And here’s a bonus reason not to go “all in” on Facebook: it is already ten years old. The speed with which technology and consumer tastes change nowadays means we are probably at Peak Facebook, and the next latest and greatest thing, perhaps Medium, perhaps Snapchat, — who really knows? — may gradually siphon off the Facebook audience in the way Facebook has siphoned off audience from Yahoo.

It’s best not to put all your eggs in one basket.

2017 Will Bring Differences in IAB Ad Formats

Strap on your safety belts, digital advertising will be very different in 2017. The IAB is in the process of creating new formats for online ads, reflecting both the LEAN principles it introduced last year and new aspect ratios that take into account cross-device campaigns. The new formats are in response to the shift to mobile, the demand of brand marketers for cross-device integrated campaigns, and new technologies such as mixed, augmented, and virtual reality, which debuted this year and will take over the market in fall 2017 when Apple releases its rumored tenth anniversary iPhone.

One other change that is suggested by these guidelines: we’re not going for scale and reach in the future. We are going for precise targeting that can be measured for attribution. Even in branding, we’re after the right customer, not just random eyeballs.

The draft is open for public comment until Nov. 28 and can be downloaded here. ZEDO has worked with the Online Trust Association to comment on the draft from a privacy, security, and malware perspective.

The following IAB Tech Lab member companies were part of the working group that created this draft: Aarki Grey Advertising Sizmek ABC TV Network GroupM Spongecell AdCade Gruuv Interactive Startapp Adelphic, Inc. Havoc Sublime Skinz AdGear Technologies, Inc. Ipsos TapAd Ansible J. Walter Thompson U.S.A., Inc. Team AOL AOL Kargo The New York Times Company AOL Platforms Mashable The Walt Disney Company Beachfront Media MediaCom The Weather Company, an IBM Business Bloomberg Merkle Inc Undertone CBS Interactive Micro Cube Digital Limited Unity Technologies Celtra Microsoft Advertising Unruly Cox Media Group MING Utility & Entertainment Group USATODAY.com Cyber Ideas Monotype Vertebrae Dow Jones & Company (The Wall Street Journal) Flexitive Vibrant Media ESPN.com Ogilvy Xaxis Flashtalking PageFair Yahoo Flipboard PGA TOUR YieldMo Flite PointRoll Zillow Forbes Media R/GA Gannett Responsive Ads Google Saatchi & Saatchi NY .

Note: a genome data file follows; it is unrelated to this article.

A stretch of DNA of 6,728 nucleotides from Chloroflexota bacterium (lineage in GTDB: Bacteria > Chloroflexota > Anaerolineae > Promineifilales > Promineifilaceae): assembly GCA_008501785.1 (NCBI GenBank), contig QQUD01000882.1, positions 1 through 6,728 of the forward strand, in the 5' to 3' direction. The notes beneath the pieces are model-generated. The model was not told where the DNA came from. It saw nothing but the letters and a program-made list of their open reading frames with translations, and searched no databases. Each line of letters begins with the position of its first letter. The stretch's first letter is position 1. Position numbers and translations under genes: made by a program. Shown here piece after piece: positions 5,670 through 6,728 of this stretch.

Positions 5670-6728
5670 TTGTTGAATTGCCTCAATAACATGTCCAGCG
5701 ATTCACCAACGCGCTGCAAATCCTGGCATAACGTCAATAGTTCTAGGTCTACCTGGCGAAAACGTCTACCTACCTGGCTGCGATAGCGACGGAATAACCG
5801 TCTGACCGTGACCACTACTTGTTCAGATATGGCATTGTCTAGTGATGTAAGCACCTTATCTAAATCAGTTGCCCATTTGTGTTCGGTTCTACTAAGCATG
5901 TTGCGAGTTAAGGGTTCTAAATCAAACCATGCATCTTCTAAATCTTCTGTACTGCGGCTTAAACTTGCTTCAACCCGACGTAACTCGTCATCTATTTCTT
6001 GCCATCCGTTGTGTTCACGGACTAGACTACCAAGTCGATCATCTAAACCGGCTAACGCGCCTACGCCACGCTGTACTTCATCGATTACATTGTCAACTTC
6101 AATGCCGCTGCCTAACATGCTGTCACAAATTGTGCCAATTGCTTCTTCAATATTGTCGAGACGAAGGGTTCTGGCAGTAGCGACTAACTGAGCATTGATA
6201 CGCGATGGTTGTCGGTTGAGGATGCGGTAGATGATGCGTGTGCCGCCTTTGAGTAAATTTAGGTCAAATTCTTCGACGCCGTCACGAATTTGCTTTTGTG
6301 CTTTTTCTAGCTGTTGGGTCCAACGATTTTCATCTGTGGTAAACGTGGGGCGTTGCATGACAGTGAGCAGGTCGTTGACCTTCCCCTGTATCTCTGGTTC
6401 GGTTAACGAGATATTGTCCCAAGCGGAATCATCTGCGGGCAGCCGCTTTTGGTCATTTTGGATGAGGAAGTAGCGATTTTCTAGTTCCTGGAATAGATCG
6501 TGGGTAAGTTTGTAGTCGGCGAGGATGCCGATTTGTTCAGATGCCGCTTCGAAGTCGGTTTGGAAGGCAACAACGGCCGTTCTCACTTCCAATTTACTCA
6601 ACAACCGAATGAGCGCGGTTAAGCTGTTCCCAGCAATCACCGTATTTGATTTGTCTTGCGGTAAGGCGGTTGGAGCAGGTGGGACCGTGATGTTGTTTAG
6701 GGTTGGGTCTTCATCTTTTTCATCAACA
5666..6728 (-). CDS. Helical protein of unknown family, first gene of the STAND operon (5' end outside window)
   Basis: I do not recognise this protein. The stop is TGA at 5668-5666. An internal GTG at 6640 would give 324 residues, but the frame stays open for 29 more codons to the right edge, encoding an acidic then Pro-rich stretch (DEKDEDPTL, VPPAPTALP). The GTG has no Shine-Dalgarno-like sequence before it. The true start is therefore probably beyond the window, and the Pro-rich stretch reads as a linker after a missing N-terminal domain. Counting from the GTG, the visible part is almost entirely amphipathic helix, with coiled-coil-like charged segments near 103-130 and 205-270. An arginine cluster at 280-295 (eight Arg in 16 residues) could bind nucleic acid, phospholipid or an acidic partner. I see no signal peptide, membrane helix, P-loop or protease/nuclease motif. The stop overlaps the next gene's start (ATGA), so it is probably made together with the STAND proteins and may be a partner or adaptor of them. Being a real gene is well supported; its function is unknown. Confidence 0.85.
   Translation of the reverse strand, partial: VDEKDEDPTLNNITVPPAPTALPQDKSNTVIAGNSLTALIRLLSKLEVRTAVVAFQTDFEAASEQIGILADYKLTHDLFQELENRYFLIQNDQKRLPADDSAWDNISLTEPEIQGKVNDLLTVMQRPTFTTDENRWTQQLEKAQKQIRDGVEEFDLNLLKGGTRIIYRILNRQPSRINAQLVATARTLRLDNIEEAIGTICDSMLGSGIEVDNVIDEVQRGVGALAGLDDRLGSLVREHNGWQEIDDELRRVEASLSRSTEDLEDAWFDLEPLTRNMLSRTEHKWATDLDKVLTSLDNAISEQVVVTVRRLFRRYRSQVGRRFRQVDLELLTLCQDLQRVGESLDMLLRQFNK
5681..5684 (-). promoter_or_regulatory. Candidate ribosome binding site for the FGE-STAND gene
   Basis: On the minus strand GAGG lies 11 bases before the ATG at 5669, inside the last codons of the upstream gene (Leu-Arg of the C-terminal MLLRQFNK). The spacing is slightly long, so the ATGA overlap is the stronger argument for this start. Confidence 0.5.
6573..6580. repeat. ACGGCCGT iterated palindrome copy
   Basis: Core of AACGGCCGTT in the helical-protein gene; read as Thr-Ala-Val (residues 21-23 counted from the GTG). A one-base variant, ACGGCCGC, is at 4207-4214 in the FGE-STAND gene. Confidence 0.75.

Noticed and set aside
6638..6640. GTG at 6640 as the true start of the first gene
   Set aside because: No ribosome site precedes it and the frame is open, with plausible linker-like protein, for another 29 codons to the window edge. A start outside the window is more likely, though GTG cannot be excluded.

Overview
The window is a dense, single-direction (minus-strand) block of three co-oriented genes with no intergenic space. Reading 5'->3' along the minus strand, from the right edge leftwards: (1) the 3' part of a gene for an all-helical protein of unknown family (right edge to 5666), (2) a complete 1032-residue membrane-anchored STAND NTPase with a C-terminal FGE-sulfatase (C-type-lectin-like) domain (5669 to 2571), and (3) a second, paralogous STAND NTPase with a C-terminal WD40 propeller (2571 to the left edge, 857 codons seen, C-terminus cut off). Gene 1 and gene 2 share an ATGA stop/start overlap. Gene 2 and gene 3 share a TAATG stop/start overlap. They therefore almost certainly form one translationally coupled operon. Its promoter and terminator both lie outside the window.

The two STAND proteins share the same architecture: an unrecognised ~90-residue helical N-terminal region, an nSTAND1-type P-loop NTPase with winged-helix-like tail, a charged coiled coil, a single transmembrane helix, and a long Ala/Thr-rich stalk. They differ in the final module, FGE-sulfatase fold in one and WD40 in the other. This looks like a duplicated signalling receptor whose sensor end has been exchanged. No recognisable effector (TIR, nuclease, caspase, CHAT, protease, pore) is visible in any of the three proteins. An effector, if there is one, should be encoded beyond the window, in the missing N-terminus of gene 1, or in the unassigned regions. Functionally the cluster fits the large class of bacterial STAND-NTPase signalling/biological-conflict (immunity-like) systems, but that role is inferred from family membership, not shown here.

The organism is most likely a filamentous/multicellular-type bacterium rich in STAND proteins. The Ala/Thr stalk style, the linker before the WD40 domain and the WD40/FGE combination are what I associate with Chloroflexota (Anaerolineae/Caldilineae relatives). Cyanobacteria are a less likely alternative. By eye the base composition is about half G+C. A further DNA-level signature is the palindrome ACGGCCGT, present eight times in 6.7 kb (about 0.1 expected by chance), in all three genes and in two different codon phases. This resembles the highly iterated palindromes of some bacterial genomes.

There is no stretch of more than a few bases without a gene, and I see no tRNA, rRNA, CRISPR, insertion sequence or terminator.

Among many other changes, the new Dynamic Standards vary according to weather and geography, as well as demographics. Also, pixels are gone, replaced by aspect ratios, so the ads can be used across screens.

Developed by the IAB Tech Lab, the revised portfolio is based on HTML5 technology and comprised of flexible display ads, mobile ads, video ads, native ads, and introduces guidelines for new content experiences like virtual reality and social messaging ads.

The IAB also expects ads to contain emojis and stickers. Guaranteed will be user choice according to the LEAN Principles of lightweight, encrypted, AdChoice supported, and non-invasive advertising.

In some ways, getting rid of pixels will make it easier to create one piece of creative and deploy it across screens. Although we already support this capability, we’re in the process of getting absolutely every piece of this IAB guideline into our product roadmap so we’re ready for it when it comes. Because we are known for fundamentally better advertising, we want to continue to lead the market.

We Lead in Outstream for a Reason

S1The biggest complaint in the advertising industry as we drop further into Q4, its busiest season, is the lack of video inventory. Everybody wants to run video ads, because video completion rates are higher than the CTRs on banner ads. Especially on mobile, consumers seem to have more patience with video ads than display ads. However, when they speak about video inventory many brands still mean content on high-trafficked video sites like YouTube on which they can run pre-roll. There is indeed a scarcity of that.

However, pre-roll is not the best way to achieve results with video ads, as many other companies have already discovered. The unfortunately- named “outstream,” video ads on text sites are the best performers.

In this department, ZINC is the market leader, having been the first to market with this format.  We launched what we called inArticle video almost three years ago, before the term outstream even existed, and we also initiated the term “polite” for these ads, because they only came into view only when a reader scrolled down to them, and they were also easy to close or scroll past. As  a result of the precautions we take, our ads are not intrusive.

Not only that, we never have used auto-play sound, another reason we feel comfortable calling these ad formats “polite.”